As followers of Christ we have been called to make disciples and to bring life and hope to a world of decay, disease, and death. The New Testament is a wonderful example to us of the kind of disciples that are needed for our world. As we read the Sermon on the Mount and follow the ministry of Jesus, we cannot escape what he did and how he engaged the poor and hurting while, at the same time, dealing with the rich and religiously pious. Jesus engaged the whole person and all of society.
If we focus on societal transformation, converts are essential. However, now we are also defining their focus and their drive. This is how the early church operated in Antioch. This is also how the church in history grew, as it worked where there were tragedies and issues to be confronted. If we truly care about our communities and want to see all domains of society impacted by the church, then that should lead us to active engagement of churches within our communities and in the world at large.
What exactly does that look like? You can start churches, build buildings, see baptisms, start programs, and do mission work—and still see your community degenerate. If, on the other hand, you want to see radical transformation, then the church must be active. The primary place of ministry is in the domains of society, rather than the church on the corner. Engaging the world is the Father’s comprehensive response to a lost world.
When that happens, we are connected with God at a deep level in terms of his will, his mission, and his passion. he begins to multiply that which he wants to multiply, and he does so incredibly quickly. We need to plant churches that see what the Father sees, and watch those churches explode.
Church Planting Beyond Ourselves
When we start a church, we are not just starting a church for that community; we are starting a church for the world that is based in our community. Every church that you plant, you are planting for the world.
The great tragedy of American church planting is that many times local churches, having been given the Great Commission, have become the epitome of religious institutional consumerism. The DNA of a multiplying church is not just one of mathematics, but of the whole will of God for society and the world. It’s a DNA that is focused beyond itself, one that moves out.
At GlocalNet, we expect a church to help sponsor a new church plant within its first year of existence. This does not provide much in terms of people or money, but it begins to define the DNA of that new church. We also require our new churches to adopt a nation and begin working there, even if it is only to pray and send their pastor and a layperson that first year.
Planting Glocal Churches Works
A glocal church is one that is planting churches locally and globally. The action takes place not sequentially, but simultaneously. However, it is critical to realize that each culture, as Chuck Kraft has written, represents a different pot where the seed of the gospel is planted. Therefore, planting methodologies and approaches need to be driven from the field—not the West.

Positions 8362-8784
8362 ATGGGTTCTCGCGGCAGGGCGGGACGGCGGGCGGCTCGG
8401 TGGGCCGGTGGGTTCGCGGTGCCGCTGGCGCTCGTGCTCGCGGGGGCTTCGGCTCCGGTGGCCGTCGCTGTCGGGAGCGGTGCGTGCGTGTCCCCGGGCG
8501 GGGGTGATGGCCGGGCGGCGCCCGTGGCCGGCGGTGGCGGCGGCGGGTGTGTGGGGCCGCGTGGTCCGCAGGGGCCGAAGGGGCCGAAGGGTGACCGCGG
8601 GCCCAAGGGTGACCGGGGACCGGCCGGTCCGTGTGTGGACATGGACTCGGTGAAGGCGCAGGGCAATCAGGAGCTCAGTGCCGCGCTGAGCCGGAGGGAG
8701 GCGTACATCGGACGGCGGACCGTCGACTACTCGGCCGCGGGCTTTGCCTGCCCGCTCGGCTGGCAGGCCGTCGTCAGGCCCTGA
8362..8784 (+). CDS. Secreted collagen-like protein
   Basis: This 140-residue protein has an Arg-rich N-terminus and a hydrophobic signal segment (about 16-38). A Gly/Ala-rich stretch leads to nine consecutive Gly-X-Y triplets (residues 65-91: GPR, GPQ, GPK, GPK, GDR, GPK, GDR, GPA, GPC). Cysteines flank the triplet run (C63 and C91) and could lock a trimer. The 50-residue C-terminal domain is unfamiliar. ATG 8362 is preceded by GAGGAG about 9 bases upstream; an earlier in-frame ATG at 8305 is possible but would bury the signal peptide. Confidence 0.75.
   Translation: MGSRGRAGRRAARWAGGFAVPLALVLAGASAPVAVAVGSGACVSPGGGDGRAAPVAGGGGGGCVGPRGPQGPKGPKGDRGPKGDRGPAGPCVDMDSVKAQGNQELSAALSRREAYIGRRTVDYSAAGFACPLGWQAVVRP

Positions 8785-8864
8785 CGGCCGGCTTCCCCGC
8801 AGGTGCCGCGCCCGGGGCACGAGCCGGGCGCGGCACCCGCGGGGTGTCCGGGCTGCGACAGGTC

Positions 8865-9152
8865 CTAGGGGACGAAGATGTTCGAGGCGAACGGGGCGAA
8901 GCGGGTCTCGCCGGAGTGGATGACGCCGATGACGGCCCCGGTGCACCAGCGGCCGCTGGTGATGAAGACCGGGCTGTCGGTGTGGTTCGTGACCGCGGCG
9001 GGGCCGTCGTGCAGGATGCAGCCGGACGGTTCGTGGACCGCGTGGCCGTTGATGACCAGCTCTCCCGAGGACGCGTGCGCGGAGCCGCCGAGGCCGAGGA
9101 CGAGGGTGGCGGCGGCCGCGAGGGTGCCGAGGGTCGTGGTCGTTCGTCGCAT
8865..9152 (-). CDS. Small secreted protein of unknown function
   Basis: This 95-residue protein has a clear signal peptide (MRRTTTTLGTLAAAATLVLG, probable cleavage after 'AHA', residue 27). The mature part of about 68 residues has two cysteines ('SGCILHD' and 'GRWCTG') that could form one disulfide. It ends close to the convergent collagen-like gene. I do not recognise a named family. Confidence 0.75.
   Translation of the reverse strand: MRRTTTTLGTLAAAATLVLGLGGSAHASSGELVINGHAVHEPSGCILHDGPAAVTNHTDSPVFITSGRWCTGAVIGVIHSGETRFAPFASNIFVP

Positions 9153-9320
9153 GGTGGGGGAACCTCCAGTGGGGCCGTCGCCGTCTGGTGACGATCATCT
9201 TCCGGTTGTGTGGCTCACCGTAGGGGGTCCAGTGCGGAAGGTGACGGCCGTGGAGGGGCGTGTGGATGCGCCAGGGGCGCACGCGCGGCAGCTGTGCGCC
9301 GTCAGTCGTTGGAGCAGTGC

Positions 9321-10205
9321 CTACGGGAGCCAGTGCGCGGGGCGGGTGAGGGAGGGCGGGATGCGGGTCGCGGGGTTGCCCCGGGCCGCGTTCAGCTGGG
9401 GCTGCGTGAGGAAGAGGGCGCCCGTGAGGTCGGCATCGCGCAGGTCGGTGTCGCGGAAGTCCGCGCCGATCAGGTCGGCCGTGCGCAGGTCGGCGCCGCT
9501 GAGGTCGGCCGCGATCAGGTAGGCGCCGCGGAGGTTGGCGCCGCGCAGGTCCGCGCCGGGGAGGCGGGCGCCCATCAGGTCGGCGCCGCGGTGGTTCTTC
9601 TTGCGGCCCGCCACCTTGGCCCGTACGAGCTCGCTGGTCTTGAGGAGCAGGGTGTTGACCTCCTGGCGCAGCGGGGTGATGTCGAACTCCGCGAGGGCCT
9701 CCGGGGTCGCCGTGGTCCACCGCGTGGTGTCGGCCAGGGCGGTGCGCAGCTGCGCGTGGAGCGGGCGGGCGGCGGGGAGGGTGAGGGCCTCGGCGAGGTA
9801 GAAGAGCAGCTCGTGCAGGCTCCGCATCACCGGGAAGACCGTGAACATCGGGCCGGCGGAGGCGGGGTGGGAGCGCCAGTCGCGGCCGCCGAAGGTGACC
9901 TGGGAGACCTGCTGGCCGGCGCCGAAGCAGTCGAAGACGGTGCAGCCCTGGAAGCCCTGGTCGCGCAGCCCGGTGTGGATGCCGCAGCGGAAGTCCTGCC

Frankly, we in the West have much more to learn from the rest of the world than they have to learn from us. When you can partner with churches around the world. But be sure that they are genuine partners and that they are the ones driving the church planting strategy in their part of the world.
In some places a church cannot be planted legally; nevertheless, it has been done again and again since the first church at Antioch. It will not be accomplished by outsiders; only by insiders who grab the initiative and run with it. When the seed of the gospel is planted in someone, you already have a church planter. The gospel takes root and church expansion happens.
A glocal church sees the church as the missionary; that is, each of the disciples as the missionaries. For this to work, you have to raise up disciples that live it, love it, spread it, and share it. When that happens, you end up with the whole church involved in the game. Just like Antioch, multiplication is not driven by preachers but by people who are following Jesus.
A glocal church is one that engages the whole of society. It doesn’t just focus on religious work. It starts with society and engages the domains of society as opposed to starting with religious work.
A glocal church makes a long-term, transformational commitment to a specific place in the world until that place also becomes a sending place. This is the point of greatest challenge. This will take an investment of time and an intensity of focus if we are to make a significant impact.
Ending with Paul’s words: “For in him all the fullness of God was pleased to dwell, and through him to reconcile to himself all things, whether on earth or in heaven, making peace by the blood of his cross” (Colossians 1:19-20, ESV).
We are called to something far greater than maintaining institutional structures, church buildings, or committees. We are called to work toward the redemption and reconciliation of the whole world. That will only be possible when the church takes the whole gospel to everyone, everywhere.
Dr. Bob Roberts, Jr., is the founder of GlocalNet, a non-profit dedicated to mobilizing the church for transformation in the public square, and co-founder of Multi-Faith Neighbors Network, an organization committed to creating international religious freedom through intentional cross-cultural relationships.